The chief executive officer of Richmond-based Reid Hospital says its donation of the historic Tivoli building to Center City Development Corp. comes at an “ideal” time for the city. Craig Kinyon says including the 1920s-era landmark in upcoming revitalization efforts can help Richmond achieve a “vital” downtown. Richmond was selected last month to receive major funding from the state's Stellar Communities program.

July 17, 2013

News Release

RICHMOND, Ind. – Thanks to Reid Hospital, a strategically located corner lot in the heart or Richmond's downtown is now officially owned by Center City Development Corporation, which plans to explore ideas on how the property can fit into downtown redevelopment opportunities.

The property, which includes what has been historically known as the Tivoli building, has been given to Center City by Reid Hospital, which has owned the property for decades after donation provisions were made in a 1909 will by turn-of-the-century philanthropist John B. Wakefield. The donation was celebrated in a brief ceremony at Center City's offices Wednesday afternoon.

“This lot is in a key location for our downtown,” said Craig Kinyon, Reid President/CEO. “When it was donated to Reid, it came with the original 99-year lease that hospital officials at the time agreed to honor, and it has carried forward to several tenants over the years.” Kinyon said timing of the donation is ideal on the heels of the city's Stellar Communities designation and plans to further develop and revitalize the city. He said the property, though owned by Reid, was never used for any hospital or health-related service.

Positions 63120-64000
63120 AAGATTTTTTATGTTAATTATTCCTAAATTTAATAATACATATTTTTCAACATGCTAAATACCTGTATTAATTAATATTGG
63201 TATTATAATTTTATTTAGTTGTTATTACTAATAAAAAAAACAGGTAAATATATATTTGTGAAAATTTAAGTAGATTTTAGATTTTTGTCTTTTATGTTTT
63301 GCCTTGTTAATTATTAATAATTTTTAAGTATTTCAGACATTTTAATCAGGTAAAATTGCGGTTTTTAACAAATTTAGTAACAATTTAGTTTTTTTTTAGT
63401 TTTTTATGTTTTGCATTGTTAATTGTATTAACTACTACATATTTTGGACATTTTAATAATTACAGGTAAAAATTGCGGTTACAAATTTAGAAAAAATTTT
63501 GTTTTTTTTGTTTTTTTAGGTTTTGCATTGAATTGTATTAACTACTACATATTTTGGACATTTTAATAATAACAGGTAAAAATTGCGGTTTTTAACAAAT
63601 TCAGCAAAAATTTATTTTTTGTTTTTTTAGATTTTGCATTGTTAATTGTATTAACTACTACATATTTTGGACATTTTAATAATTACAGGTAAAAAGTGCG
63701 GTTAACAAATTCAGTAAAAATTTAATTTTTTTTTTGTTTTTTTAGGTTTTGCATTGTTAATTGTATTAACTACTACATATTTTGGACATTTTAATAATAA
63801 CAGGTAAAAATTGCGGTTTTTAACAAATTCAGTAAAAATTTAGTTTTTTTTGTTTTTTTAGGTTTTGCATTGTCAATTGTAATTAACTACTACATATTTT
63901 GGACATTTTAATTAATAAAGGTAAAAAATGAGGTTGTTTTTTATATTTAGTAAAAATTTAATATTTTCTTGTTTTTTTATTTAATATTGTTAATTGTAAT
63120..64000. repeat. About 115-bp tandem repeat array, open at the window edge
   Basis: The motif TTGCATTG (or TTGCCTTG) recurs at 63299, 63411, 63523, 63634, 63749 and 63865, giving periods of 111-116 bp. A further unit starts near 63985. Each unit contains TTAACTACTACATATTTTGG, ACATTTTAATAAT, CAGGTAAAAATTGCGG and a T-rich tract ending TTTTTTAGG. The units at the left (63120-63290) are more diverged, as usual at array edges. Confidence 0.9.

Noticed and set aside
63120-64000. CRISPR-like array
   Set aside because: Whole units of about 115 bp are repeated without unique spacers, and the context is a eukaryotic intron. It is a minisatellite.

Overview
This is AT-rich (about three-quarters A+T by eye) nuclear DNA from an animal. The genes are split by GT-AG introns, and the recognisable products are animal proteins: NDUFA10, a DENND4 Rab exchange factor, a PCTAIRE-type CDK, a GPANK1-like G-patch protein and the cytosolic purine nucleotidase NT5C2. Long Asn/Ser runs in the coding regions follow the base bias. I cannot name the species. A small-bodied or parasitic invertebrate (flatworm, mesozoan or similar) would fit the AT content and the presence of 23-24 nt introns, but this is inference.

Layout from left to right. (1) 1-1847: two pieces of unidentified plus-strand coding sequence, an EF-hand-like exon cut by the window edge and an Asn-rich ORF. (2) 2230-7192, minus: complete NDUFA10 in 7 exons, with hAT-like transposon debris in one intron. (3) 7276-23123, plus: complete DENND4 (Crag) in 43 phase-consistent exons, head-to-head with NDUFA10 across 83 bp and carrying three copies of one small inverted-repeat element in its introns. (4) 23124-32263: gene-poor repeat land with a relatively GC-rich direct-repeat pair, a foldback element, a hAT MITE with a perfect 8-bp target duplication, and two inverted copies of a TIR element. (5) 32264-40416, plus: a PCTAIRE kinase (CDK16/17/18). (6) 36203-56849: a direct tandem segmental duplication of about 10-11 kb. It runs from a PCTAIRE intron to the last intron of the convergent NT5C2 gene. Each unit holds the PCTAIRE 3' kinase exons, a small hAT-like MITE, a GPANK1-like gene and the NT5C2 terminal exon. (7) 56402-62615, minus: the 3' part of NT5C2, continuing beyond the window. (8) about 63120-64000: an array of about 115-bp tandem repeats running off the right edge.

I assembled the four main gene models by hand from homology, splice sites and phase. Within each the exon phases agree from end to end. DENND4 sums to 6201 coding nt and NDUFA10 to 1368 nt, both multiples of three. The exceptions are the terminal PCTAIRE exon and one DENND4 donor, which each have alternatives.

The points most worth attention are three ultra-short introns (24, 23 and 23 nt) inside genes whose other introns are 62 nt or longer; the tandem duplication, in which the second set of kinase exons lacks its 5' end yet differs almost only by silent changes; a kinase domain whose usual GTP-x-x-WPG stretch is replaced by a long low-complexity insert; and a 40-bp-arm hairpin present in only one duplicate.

“We at Reid realize the importance of a vital downtown, and see development of this area as something that will benefit all of our community,” he said.

Jason Whitney, Executive Director of Center City, said the property location could play a major role as the downtown area further develops. He noted that it is adjacent to space that will soon be used by Indiana University East and also on a main intersection. “Somebody is going to be able to make something happen there,” he said. “We are so appreciative that Reid officials are making it possible for us to take over a location that is vital for downtown's future.”

Richmond Mayor Sally Hutton said the step by Reid is another in a series of good news for the city. “This donation by Reid will be a great addition to all the other wonderful things taking shape for our downtown development,” Hutton said. “It's so exciting to see some of our dreams taking shape in the heart of our great city.”

The property was most recently a sub-leased location for Hoppe Jewelers, which has moved to a new location on Richmond’s east side. The most recent lease for the property was with Kerasotes Theaters. Whitney said Center City will begin exploring ideas for the property early next year when the lease expires in January.

Center City Development Corporation of Richmond-Wayne County was formerly known as Main Street and is a not-for-profit community development organization that has served as the leading advocate for downtown Richmond for more than 20 years. It expanded recently to include the Depot District and Riverfront District.

The Tivoli property was originally given to Reid in a bequest from the John Wakefield estate, and came with an assignable 99-year lease. Tenants have paid a fixed rent to Reid since 1935, with those funds going to Reid Foundation in recent years.

Source: Reid Hospital

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